It's not that I was completely disinterested. "Upside is always a worthy investment," I believe is how I put it, and as top-100 prospects, these two obviously offer upside. But amid a season with so many prospect fakeouts, and particularly given their struggles at the minor-league level this year, they weren't among my top priorities off the waiver wire coming out of the long weekend.
And indeed, things didn't go so well for Stone in what was actually his second major-league start Monday. Miller on Tuesday, however, was a different story. But why tell you when I can show you, right?
Suffice it to say he has me singing a different tune today.
Bobby Miller SP
LAD L.A. Dodgers • #70 • Age: 24
Tuesday's stat line was indeed impressive for a pitcher making his big-league debut and even more impressive when you consider Miller was facing the mighty Braves. But it was more just encouraging than a surefire star-is-born moment. He had a modest 10 swinging strikes on his 95 pitches, and his average exit velocity was an unsatisfactory 93.4 mph (again, tough opponent). Still, the upside was evident. His fastball regularly brushed triple digits, and he did a fine job locating it up in the zone without being overly reliant on it, throwing it 31 percent of the time compared to 26 percent sliders and 24 percent changeups. That's a mature pitch mix for a player so young and an arsenal so electric. This start probably buys Miller time even after Julio Urias returns, and if things progress from here, you'll be glad you bought into him now.
SF San Francisco • #8 • Age: 30
Conforto spent all of last year recovering from shoulder surgery, so it stands to reason he may have needed some time to get back in the swing of things. Perhaps that's what we're seeing now, with him homering for the sixth time in 12 games Tuesday. Not only is he batting .333 (15 for 45) during that span but his strikeout rate is also just 18.0 percent, down from 30.8 percent previously. His average exit velocity is now among the highest of his career, which includes a three-year span with the Mets in which he averaged 29.3 home runs. I'm not fully convinced he's back to form -- his final season before the shoulder surgery (2021) was a massive letdown -- but he's showing strong signs. And outfield is a position of need.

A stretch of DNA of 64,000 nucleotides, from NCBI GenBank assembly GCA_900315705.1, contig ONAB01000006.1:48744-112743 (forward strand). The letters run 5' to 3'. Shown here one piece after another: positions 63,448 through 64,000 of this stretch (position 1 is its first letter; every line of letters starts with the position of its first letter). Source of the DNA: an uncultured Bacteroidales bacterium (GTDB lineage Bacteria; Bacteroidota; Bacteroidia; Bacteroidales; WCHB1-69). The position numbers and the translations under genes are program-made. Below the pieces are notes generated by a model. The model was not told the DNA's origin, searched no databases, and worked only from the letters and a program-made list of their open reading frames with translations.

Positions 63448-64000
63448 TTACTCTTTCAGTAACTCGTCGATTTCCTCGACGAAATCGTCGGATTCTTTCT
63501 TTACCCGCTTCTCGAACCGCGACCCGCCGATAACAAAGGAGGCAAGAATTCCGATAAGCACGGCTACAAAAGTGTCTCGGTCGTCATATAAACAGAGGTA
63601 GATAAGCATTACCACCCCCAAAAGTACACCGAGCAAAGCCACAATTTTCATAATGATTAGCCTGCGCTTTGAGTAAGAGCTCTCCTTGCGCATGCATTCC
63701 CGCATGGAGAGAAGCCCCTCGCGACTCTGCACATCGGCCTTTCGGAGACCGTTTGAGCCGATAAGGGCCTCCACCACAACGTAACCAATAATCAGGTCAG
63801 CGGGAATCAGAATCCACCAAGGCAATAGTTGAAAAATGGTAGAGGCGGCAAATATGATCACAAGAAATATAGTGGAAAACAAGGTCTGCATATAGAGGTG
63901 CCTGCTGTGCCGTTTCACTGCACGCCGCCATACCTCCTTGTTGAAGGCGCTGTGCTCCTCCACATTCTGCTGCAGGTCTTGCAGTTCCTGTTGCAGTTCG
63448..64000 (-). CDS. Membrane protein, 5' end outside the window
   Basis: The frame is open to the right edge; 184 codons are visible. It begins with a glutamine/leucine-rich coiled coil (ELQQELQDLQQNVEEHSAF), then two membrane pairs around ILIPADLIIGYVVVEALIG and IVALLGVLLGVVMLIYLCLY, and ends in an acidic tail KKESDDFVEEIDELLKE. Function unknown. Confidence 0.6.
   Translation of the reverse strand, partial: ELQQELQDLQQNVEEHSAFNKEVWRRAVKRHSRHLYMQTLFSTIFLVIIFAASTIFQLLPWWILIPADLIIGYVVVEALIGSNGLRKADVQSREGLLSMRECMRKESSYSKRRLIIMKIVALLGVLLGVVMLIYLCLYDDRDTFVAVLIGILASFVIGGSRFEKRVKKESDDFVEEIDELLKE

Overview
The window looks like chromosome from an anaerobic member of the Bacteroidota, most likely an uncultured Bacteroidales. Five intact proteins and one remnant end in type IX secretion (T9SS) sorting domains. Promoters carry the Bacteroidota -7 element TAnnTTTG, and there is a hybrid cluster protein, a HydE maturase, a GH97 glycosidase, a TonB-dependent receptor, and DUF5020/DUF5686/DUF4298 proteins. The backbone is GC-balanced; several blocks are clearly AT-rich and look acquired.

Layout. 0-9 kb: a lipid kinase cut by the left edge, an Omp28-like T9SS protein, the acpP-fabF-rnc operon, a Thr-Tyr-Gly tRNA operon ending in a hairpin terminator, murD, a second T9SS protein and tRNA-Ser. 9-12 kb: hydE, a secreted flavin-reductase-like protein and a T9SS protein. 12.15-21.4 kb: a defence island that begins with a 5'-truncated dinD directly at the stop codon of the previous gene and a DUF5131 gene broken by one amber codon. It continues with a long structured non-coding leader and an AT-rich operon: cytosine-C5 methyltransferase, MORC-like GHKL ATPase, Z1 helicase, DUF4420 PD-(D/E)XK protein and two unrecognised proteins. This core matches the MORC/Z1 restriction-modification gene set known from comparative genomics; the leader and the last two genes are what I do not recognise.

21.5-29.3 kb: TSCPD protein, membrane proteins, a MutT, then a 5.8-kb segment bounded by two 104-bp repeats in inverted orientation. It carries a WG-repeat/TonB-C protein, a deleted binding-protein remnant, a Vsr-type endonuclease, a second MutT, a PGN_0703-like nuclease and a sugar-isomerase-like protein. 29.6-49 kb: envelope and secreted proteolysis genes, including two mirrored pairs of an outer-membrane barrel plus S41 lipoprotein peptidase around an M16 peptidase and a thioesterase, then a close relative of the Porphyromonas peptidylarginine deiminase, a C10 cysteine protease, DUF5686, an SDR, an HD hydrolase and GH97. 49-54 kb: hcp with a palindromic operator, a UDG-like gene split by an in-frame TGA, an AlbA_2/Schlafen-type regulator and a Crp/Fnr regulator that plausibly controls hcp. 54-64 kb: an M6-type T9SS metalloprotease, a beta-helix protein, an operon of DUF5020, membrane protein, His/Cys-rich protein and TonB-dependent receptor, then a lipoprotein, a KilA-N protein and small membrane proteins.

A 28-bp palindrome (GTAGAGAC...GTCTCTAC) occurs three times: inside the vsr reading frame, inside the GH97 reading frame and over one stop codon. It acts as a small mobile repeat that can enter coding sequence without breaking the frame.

Brayan Bello SP
BOS Boston • #66 • Age: 24
Brayan Bello's start Tuesday, in which he allowed two earned runs in seven innings, was his strongest of the season so far. But it continued a strong stretch of starts, five in all, in which he has a 2.57 ERA, 1.25 WHIP and 9.3 K/9 -- impressive numbers for what was a highly regarded prospect at this time a year ago. And the deeper you dig, the better he looks. He entered Tuesday's start with a 12.2 percent swinging-strike rate, which would rank in the upper third of the league, but the real standout number is his 61.9 percent ground-ball rate. That's at Framber Valdez's level, and it's rare to find such an extreme ground-ball pitcher who also misses bats at a high rate. Bello isn't the priority Bobby Miller is, but he may be close to taking off.
Tanner Houck SP
BOS Boston • #89 • Age: 27
If you're deciding whether to add Brayan Bello or Tanner Houck off the waiver wire, take your cue from the old Old El Paso commercial: why not both? While Bello is a pretty good bat-misser with extreme ground-ball tendencies, Houck is a pretty good ground-ball generator (51.8 percent) with exceptional bat-missing skills (12.9 percent). Those bat-missing skills have only gotten sharper over his past couple starts as he's faded his fastball in favor of more sliders and splitters. He got 15 swinging strikes on just 75 pitches two turns ago and 17 on just 83 pitches in what was his best outing of the season Monday. Granted, his ERA is still an uninspiring 4.99, but his xERA is 3.98, his FIP is 3.84, and his xFIP is 3.75.
Paul DeJong SS
SF San Francisco • #18 • Age: 30
I remain highly, highly skeptical of a 29-year-old who hit .182 the previous two years and was nearly designated for assignment more than once. But we've reached a point with Paul DeJong where the roster rate has been so slow to adjust to the production at hand that I almost have to recommend him, at least as a hot-hand play. In formats that require a third middle infielder, such as standard Rotisserie, a good shortstop can be hard to find off the waiver wire, and yet here we have one who has homered five times in a 10-game span and eight times in 24 games overall. So what's changed from his previous failures? According to MLB, he's taking shorter strides at the plate, which has allowed him to time up pitches better. It's something, anyway, if you want a reason to believe.
LAA L.A. Angels • #16 • Age: 25
For the third straight game Tuesday, Mickey Moniak was in the Angels lineup, and Taylor Ward, one of last season's biggest breakouts, was not. Tuesday also represented the second straight game in which Moniak hit the ball out of the park, giving him four homers since his arrival May 13. The former No. 1 overall pick (by the Phillies in 2016) clearly hasn't lived up to expectations to this point, but since the start of last season, he has hit .310 with a .951 OPS in the minors, which suggests he may have turned the corner developmentally. His plate discipline leaves much to be desired, and because his entry into the lineup forces out Ward, it's hard to imagine him playing every single day. But Moniak is interesting enough if you want to speculate on upside in a five-outfielder league.